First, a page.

Eating Problems


Did you know that cats can become anorexic, just like humans? The reasons are varied, of course, and include stress, food they don't like, bad teeth, or a disease. If a cat goes longer than 2 or 3 days without eating, it is imperative to take it to the veterinarian immediately, because waiting can be fatal. The starvation response sets in quickly with cats, and that process results in a condition known as hepatic lipidosis. The liver develops fatty deposits and very quickly shuts down. The human attitude that "he'll eat if he gets hungry enough" does NOT apply to cats.

To be sure the problem is not due to a simple dislike of the food, check these points:

  • Offer several kinds or brands of foods to see if there is a preference.
  • Add water or fats, or warm it up a bit, to see if it helps the flavor or palatibility.
  • Be sure the dishes are clean! Cats have an acute sense of smell, and if the bowls are not clean, they can detect spoilage residue and will refuse to eat from them.
  • Be sure the food in the dishes is fresh. Again, leaving the same food out day after day can lead to bacterial activity in the food - or, spoilage. Also check to see that no flies have been laying their eggs in it. If left alone, maggots will appear. And no cat will eat those!

If you feel you must resort to force feeding, check with your vet for techniques that work best. Sometimes the added stress of force feeding will cause the whole plan to backfire and kitty still will not eat.

It's imperative to understand that cats are very sensitive to stress. That means a cat can develop an aversion to eating some foods, or all food, if there is a memory of a bad experience associated with that particular food, or bowl, or location, or person nearby.

The opposite of this anorexia thing is something called polyphagia - that is, eating anything and everything, and lots of it! This can be due to an underlying disease process, so it's always important to have your cat checked by your vet ANY time the eating process deviates from normal.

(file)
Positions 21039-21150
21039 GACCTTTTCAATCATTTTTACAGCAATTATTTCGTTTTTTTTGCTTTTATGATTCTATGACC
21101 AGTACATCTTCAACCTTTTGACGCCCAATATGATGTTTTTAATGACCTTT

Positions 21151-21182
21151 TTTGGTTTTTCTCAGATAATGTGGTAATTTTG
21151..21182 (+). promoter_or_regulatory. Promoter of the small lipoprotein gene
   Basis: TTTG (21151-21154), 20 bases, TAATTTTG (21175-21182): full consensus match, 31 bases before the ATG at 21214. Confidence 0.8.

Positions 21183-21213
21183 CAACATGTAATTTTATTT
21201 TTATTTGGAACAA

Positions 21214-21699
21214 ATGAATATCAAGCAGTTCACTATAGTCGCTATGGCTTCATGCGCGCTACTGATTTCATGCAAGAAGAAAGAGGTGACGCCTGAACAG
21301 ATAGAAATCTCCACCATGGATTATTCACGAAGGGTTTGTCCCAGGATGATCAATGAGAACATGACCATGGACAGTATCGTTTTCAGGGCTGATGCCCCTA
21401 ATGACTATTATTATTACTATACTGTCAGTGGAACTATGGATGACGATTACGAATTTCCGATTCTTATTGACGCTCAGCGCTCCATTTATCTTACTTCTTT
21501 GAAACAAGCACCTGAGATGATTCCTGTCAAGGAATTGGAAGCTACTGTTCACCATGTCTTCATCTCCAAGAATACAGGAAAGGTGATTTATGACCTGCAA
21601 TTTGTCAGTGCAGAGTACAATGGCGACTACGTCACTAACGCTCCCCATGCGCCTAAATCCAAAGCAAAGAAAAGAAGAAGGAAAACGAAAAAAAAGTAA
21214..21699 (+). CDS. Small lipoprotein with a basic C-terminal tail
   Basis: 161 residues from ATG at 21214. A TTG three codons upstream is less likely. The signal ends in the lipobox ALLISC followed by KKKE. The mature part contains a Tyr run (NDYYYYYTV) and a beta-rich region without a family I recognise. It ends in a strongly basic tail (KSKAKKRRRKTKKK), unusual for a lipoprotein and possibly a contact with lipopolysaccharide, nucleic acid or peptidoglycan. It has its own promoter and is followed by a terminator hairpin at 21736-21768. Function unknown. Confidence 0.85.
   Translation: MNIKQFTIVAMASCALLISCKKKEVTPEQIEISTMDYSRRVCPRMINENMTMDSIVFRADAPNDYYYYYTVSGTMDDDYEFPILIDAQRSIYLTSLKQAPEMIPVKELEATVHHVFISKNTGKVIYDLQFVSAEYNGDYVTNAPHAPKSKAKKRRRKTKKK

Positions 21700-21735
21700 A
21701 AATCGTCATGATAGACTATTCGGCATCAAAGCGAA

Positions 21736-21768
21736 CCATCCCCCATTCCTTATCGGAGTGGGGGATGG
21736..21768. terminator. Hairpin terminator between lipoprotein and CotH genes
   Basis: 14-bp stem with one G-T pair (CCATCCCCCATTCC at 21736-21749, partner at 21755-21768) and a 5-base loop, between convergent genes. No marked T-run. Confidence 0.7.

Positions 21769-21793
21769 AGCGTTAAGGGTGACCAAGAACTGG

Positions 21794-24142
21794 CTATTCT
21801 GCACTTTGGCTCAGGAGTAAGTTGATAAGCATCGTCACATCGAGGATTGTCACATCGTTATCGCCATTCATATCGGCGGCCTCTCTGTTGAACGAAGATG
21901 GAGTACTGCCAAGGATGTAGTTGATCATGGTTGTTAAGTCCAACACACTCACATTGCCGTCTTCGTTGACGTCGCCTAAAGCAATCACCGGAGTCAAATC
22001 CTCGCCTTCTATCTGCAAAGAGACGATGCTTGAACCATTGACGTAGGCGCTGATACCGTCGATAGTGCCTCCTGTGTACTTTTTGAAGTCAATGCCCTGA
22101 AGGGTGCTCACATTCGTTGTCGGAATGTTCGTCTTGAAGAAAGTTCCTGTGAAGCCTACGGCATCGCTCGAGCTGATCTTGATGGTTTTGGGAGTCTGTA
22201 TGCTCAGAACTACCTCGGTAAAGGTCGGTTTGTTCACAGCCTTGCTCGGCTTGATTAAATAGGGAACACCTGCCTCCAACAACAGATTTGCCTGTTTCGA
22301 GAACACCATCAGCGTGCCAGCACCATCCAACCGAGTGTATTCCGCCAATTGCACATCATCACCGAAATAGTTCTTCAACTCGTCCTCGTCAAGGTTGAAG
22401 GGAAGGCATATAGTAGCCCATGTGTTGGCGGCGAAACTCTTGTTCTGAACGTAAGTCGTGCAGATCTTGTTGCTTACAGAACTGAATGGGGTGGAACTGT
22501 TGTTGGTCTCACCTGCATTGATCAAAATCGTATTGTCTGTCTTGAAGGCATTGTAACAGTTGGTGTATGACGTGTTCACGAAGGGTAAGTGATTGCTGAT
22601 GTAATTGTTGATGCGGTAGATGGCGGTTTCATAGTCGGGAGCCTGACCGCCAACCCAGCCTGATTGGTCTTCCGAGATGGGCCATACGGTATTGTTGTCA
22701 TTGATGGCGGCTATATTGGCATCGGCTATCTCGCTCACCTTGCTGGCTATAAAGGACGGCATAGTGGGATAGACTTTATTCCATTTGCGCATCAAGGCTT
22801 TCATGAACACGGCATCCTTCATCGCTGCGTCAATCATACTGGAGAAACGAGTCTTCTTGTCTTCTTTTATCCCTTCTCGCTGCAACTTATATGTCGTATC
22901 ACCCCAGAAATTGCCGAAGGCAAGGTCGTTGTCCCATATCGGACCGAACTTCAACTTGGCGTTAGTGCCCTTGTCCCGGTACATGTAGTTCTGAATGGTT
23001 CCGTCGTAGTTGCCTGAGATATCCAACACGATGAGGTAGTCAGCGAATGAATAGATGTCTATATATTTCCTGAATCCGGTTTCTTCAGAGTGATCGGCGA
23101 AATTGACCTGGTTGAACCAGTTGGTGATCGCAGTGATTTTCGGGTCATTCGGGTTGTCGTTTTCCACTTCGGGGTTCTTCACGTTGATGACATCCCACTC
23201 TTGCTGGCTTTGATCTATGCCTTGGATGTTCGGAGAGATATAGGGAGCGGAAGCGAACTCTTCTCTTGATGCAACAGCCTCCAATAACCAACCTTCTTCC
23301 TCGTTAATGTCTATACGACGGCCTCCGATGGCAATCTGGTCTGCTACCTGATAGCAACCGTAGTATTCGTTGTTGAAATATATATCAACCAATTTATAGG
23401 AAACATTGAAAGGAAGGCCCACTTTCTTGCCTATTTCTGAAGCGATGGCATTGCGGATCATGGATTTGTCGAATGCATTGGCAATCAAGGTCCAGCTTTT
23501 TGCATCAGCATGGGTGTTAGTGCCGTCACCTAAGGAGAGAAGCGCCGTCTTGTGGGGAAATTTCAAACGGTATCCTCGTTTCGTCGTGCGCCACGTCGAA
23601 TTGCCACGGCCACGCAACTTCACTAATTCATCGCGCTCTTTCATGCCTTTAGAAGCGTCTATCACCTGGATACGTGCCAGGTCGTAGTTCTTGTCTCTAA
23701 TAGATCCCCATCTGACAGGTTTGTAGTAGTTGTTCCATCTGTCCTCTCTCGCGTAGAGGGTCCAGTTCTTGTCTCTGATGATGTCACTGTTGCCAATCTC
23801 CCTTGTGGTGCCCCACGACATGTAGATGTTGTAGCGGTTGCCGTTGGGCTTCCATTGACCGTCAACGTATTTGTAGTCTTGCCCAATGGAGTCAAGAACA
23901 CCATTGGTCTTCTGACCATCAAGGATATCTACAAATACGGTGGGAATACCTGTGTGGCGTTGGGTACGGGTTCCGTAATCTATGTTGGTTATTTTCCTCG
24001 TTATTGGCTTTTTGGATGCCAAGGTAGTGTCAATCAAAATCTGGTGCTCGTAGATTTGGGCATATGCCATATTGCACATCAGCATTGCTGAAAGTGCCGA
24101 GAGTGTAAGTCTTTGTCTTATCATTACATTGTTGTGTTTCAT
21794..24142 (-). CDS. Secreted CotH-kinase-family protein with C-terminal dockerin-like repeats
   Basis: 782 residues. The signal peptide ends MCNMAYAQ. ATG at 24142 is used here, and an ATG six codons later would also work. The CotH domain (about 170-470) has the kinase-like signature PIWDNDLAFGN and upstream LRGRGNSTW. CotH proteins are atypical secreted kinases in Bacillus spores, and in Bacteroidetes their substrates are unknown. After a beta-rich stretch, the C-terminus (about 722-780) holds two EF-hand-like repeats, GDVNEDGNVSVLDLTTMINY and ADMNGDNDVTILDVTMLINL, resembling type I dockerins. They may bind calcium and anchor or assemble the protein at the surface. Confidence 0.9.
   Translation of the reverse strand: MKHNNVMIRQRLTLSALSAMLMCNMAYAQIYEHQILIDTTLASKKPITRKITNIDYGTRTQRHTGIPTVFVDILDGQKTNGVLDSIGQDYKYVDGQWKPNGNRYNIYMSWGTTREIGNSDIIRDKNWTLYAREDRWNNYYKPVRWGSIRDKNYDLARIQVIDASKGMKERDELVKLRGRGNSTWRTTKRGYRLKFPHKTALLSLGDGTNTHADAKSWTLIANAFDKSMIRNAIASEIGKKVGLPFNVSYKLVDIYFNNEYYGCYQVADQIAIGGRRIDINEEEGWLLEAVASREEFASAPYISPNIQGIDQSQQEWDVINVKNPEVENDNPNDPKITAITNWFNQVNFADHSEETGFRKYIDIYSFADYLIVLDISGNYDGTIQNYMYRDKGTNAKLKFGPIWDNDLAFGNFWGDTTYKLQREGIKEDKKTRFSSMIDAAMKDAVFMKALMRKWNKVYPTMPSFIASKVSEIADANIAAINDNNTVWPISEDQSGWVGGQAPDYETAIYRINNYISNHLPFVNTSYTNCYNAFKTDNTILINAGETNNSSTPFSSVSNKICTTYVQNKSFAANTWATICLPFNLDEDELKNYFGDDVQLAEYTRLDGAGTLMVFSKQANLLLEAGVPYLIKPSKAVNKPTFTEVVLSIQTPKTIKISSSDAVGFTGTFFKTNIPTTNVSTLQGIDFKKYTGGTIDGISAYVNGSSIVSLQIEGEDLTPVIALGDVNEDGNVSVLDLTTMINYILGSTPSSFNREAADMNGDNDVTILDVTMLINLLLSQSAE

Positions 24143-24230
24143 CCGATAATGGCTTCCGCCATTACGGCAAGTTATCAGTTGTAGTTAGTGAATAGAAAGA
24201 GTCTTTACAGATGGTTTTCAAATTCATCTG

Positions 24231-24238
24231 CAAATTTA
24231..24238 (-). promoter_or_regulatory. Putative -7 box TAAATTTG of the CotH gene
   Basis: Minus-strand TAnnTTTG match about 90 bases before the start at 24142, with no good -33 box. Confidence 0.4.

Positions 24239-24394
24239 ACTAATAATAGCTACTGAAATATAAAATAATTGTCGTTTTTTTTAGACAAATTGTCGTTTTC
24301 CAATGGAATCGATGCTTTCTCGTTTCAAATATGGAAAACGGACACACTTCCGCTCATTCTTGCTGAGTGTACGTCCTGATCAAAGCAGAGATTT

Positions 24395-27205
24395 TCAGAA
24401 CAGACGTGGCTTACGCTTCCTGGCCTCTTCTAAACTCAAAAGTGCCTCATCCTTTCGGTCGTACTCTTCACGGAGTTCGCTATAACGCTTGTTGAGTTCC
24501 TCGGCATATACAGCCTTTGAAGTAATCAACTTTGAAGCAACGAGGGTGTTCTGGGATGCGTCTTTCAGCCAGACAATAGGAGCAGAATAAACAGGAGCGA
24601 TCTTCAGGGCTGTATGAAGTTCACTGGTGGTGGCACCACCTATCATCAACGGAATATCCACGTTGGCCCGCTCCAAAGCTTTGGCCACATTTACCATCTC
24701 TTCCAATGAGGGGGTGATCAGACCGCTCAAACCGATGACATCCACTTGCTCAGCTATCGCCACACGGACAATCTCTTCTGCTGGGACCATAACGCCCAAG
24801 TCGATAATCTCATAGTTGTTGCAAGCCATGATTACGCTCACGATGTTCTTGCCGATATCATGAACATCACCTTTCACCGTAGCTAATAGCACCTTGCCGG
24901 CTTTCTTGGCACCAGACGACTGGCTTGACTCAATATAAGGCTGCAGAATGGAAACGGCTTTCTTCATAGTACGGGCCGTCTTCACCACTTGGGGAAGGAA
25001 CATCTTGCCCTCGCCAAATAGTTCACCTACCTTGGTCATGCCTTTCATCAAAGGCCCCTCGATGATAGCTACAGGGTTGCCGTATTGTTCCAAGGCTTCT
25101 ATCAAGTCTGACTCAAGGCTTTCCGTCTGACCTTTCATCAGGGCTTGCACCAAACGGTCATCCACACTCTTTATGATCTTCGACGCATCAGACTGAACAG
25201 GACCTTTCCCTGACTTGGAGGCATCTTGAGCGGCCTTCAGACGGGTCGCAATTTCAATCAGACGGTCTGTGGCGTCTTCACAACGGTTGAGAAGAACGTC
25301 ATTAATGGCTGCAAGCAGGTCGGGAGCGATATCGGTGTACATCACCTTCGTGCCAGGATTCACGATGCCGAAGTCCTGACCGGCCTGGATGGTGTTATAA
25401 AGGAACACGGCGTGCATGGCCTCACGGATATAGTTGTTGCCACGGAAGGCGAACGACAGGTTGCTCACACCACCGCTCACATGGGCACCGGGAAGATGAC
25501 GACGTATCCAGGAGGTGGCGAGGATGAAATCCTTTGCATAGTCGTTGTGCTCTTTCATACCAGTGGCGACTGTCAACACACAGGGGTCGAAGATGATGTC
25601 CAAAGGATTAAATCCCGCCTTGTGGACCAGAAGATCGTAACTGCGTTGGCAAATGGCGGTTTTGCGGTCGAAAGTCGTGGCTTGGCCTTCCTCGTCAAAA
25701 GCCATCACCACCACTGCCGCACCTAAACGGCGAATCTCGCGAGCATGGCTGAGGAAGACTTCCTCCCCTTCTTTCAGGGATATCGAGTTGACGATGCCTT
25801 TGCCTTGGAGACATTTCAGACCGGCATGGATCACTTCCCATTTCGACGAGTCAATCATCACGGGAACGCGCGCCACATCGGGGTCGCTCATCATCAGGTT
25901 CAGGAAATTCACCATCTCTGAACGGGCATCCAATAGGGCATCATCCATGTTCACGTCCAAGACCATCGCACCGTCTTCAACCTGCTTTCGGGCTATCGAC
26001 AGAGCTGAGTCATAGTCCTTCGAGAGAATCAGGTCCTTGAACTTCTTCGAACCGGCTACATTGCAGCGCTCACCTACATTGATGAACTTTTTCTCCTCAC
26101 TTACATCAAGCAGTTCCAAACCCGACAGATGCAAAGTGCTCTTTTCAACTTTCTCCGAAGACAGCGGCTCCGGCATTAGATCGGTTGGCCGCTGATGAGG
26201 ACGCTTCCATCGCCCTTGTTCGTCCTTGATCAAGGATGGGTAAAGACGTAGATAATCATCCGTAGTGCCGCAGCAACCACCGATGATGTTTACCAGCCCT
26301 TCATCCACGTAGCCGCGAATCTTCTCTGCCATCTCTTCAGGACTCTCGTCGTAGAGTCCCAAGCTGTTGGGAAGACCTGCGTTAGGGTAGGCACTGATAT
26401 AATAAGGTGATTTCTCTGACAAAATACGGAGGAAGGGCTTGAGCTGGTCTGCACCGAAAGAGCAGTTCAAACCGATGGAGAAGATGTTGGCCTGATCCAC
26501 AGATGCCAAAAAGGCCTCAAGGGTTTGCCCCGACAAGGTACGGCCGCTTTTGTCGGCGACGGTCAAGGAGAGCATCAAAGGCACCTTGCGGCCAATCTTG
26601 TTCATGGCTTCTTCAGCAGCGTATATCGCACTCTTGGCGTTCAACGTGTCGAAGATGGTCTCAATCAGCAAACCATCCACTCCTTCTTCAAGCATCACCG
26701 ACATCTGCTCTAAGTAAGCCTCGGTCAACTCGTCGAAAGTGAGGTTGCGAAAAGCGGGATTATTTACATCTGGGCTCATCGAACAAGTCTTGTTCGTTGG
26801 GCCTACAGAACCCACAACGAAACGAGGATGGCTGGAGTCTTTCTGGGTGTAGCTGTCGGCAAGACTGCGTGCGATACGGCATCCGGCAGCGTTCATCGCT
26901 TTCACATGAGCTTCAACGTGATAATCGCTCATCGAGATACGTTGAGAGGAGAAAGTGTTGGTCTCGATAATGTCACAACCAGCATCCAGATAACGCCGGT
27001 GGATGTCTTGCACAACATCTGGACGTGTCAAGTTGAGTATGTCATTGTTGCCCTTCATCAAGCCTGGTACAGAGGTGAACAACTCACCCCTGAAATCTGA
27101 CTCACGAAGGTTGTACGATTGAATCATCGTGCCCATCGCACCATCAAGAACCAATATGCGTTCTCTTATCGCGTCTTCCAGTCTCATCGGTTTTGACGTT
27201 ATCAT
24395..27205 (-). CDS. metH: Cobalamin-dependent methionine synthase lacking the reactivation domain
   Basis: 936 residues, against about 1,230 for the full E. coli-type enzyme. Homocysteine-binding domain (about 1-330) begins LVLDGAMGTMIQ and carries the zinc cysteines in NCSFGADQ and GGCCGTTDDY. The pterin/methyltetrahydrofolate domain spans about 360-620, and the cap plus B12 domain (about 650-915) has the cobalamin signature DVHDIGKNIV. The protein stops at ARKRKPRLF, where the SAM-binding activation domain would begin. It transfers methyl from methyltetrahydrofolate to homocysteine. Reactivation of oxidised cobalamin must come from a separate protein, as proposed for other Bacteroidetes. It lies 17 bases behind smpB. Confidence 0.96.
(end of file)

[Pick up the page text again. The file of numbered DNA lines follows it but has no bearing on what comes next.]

Hepatic Lipidosis

This potentially and frequently fatal condition has a better outlook than it did years ago, mostly because it is better understood and drastic feeding measures can be undertaken before it becomes too late. Though the mechanism within the liver is not completely understood, the accumulation of certain fatty compounds occurs as a result of anorexia following a stressful event in the cat's life. Usually, the cat is obese, then suddenly refuses to eat. A careful study of the cat's recent life usually reveals what the stress was that caused her to stop eating. Most often, that "event" is a change of ownership. A disturbing number of cats die when turned in at animal shelters, for example, because they miss their people. If not addressed quickly, the condition always leads to death. While forced feeding usually constitutes more stress, using a feeding tube may bypass that reaction and lead to a full recovery.

If an owner is not able to perform this type of feeding, it is best to hospitalize the patient and let the veterinarian or trained staff do it. Since professionals have some expertise in this, it is more likely they will be able to provide sufficient food, and caloric intake, critical to a recovery. It is also better to feed smaller amounts frequently throughout the day, rather than trying to get enough in with only 2 or 3 meals. Frequent feeding also minimizes the release of the dangerous fatty compounds into the liver, rather than trying to feed the cat larger amounts infrequently.

Copyright 2009 - Dr. RJ Peters 
The Problem Cat